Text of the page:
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Ila Faye Miller School of Nursing and Health Professions

Caring Notes Vol. 1 Issue 1 • December 2013

Inside This Issue 3

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Athletic Training: Pioneering Innovation Nursing Students Participate in City-Wide

Dear Friends,

Disaster Drill

Welcome to the first issue of the Ila Faye Miller School of Nursing & Health Professions Caring Notes publication. Caring Notes is designed to provide an update on happenings within the school, our faculty, our students, and our alumni. I anticipate that with your assistance the information will expand over time and promote a feeling of connection across distance and over the years for the entire Ila Faye Miller School of Nursing & Health Professions family.

Undergraduate Completion Program Graduates Largest Class 6

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Transcultural Summer in Romania UIW Students Participate in a Conference in Vancouver

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Dean’s Message: What’s New in Nursing

Socrative in the Classroom Nuclear Medicine in my Daily Life

While this particular issue focuses on activities over the past 6-9 months, I would like to provide a quick update of changes over the past year or so. It has been my privilege to serve as the Dean of the IFM School of Nursing & Health Professions and the Director of the School of Nursing since June 1, 2013. Kathi Light (Dean since 1996) assumed the position of Provost on that date as well. Faculty and students returned to the enlarged and renovated Sr. Charles Marie Frank Building in January 2011. The addition of the third floor with the updated simulation rooms and equipment has been a great addition for nursing, athletic training/rehabilitative science, and nuclear medicine science students and faculty alike. Plus, it provided the opportunity to have the entire faculty, except Human Performance, come together in one building. Human Performance faculty remains in the UIW Wellness Center located just east of the Sr. Charles Marie Frank Building.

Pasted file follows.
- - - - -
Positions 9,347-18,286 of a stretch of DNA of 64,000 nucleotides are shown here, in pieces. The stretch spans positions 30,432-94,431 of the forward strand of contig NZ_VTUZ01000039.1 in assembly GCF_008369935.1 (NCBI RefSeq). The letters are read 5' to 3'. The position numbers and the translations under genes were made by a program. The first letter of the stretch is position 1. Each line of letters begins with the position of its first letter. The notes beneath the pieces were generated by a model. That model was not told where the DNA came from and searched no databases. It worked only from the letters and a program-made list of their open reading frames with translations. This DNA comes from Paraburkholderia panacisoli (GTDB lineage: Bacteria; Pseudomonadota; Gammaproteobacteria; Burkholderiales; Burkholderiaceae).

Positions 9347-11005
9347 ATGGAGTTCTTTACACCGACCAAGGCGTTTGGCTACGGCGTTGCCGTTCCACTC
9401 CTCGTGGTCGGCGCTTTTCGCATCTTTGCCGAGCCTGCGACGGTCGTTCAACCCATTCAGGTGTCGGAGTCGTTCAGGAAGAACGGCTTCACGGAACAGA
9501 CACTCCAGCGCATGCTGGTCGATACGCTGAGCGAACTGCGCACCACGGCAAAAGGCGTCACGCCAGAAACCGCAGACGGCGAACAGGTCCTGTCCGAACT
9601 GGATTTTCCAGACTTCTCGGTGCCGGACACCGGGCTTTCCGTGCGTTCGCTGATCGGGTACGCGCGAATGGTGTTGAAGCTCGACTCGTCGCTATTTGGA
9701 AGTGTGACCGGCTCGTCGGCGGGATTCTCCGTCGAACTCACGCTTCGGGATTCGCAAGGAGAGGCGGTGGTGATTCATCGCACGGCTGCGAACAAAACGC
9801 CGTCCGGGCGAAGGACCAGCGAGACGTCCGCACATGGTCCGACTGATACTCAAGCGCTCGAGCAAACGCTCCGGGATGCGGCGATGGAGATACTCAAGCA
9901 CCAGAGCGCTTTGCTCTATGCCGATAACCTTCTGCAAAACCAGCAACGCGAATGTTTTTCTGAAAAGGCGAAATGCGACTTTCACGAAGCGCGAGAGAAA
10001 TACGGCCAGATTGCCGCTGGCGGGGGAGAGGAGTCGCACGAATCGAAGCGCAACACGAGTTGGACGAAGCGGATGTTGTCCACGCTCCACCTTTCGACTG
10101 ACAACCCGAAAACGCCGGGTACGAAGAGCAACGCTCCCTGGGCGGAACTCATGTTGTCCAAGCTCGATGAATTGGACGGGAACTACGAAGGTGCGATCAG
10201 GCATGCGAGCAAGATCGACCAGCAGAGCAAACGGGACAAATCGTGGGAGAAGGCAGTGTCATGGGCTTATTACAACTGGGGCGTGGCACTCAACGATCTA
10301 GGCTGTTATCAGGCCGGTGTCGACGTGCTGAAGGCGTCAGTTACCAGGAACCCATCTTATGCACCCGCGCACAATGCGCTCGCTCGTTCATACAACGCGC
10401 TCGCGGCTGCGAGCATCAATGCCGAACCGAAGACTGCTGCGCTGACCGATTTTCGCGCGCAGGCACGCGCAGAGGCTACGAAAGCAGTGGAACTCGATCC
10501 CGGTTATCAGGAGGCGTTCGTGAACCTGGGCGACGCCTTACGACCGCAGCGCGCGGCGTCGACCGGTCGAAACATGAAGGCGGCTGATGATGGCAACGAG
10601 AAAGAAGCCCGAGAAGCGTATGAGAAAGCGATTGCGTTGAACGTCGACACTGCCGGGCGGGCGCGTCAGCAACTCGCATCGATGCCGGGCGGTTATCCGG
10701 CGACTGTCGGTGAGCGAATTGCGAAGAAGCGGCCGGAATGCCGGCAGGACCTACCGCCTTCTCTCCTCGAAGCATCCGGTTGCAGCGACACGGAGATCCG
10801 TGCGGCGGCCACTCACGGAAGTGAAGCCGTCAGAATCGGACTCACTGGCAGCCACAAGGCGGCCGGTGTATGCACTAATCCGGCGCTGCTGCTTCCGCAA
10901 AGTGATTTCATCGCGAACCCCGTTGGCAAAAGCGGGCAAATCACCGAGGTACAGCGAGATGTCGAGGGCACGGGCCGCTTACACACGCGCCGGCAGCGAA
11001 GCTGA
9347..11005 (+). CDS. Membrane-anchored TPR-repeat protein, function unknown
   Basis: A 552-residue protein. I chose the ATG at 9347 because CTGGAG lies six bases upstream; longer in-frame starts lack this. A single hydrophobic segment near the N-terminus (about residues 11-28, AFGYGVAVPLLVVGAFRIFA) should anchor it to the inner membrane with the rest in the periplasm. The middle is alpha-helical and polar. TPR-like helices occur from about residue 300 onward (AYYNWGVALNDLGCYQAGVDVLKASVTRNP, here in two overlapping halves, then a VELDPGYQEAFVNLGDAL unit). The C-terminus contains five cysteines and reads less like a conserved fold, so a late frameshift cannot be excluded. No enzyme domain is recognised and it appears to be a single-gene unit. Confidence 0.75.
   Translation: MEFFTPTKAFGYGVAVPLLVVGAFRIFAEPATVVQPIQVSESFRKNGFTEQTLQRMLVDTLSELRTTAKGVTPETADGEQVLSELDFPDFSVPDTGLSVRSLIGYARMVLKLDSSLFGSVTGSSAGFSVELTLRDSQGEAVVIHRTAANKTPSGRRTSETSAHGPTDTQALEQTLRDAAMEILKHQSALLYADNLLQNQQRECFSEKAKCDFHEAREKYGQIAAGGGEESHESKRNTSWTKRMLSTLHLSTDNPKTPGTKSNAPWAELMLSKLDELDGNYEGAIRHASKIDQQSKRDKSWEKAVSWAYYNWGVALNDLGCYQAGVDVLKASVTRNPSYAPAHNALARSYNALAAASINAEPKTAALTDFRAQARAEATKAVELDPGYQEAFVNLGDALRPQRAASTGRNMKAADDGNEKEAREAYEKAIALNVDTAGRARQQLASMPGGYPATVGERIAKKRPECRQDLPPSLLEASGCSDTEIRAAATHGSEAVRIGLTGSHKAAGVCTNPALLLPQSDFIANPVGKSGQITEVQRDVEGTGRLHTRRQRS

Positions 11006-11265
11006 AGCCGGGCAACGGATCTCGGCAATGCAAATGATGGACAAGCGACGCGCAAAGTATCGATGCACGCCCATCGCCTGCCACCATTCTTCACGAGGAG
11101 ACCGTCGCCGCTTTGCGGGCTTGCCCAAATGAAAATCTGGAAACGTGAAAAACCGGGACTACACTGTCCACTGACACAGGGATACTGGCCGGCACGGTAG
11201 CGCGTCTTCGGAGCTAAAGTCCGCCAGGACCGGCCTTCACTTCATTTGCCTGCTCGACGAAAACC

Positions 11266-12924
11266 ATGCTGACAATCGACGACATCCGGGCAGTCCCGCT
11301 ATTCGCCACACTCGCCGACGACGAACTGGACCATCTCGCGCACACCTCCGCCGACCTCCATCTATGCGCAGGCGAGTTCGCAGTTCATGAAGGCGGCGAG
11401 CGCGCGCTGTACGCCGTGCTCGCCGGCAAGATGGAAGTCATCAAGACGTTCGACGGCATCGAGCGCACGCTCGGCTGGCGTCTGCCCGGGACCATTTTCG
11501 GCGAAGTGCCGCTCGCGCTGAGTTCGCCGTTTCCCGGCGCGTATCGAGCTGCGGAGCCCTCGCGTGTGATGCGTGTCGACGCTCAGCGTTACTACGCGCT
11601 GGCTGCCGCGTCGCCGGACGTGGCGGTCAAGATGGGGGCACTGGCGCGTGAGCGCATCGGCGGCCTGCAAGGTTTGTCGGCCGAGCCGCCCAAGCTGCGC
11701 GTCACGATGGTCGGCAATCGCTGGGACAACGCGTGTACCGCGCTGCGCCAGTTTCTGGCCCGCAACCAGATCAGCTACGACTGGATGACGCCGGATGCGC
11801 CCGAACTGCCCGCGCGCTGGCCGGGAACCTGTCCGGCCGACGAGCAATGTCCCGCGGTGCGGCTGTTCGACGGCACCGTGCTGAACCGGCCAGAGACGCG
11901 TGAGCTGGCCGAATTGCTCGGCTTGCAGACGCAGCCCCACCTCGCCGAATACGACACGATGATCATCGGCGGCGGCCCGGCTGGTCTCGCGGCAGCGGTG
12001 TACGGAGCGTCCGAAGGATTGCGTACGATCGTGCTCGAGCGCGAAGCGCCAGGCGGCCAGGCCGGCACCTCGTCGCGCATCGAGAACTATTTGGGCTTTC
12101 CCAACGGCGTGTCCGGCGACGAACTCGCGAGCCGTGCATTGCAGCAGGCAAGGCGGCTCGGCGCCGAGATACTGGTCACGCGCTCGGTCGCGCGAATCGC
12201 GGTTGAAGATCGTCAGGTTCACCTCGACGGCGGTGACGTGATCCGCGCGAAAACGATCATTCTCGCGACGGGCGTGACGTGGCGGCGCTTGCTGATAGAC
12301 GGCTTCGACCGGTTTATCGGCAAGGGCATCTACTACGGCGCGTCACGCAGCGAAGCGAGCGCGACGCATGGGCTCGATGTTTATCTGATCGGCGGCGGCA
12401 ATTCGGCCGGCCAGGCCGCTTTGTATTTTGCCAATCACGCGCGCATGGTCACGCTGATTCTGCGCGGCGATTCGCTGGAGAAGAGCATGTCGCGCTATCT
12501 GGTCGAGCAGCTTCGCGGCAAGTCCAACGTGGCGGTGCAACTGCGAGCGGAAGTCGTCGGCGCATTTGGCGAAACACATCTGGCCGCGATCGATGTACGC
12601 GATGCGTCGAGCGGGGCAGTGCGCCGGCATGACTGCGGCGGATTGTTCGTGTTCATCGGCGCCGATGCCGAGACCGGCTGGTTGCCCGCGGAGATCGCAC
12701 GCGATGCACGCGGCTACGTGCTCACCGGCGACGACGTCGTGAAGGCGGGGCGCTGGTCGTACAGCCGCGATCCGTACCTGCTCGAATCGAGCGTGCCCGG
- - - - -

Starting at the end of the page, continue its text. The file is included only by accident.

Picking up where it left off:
Caring Notes :: December 2013


“The new concentration includes a focus on interprofessional education and interventions for patients with multiple chronic health conditions.”

In keeping with our mission to prepare health care leaders, the School of Nursing & Health Professions is playing a pivotal role in the development of Interprofessional Health Education at UIW. Dr. Mary Elaine Jones and Dr. Ramona Parker have been coordinating the development of an interprofessional collaborative practice model in partnership with CommuniCare in East San Antonio. The post-master’s Doctor of Nursing Practice Program was started in August 2011 for currently credentialed advanced practice nurses. Two students graduated in December 2012 and 4 more will graduate in December 2013. A new BSN to DNP option to prepare family nurse practitioners will be starting in January 2014. Dr. Roberta Lavin is leading this initiative with Dr. Holly Cassells, Graduate Chair, and Dr. Laura Munoz, DNP Coordinator. The new concentration includes a focus on interprofessional education and interventions for patients with multiple chronic health conditions.

to address graduate employability, and for growth within the health professions. We have supported these goals by: moving to annual admissions for Nuclear Science majors, adding a Rehabilitative Science major, adding the Bachelor of Science in Athletic Training degree from an athletic training major; adding a direct admit option for academically qualified pre-licensure nursing students; and adding a requirement that kinesiology majors complete one of three tracks for graduation (certification with minor in education, non-certification with minor required, or personal trainer track). Enjoy the publication and celebrate with us the accomplishments of “our” school.

Mary M. Hoke, PhD, PHCNS- BC, RN-BC,ANEF

The ongoing UIW goals are to increase student access,

A very heartfelt goodbye to Drs. Spana, McNeill & Jones from the SNHP faculty and staff. You will be missed as mentors, colleagues, leaders and most of all as friends.

Merry Christmas to you and your families.

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Caring Notes :: December 2013


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Athletic Training: Pioneering Innovation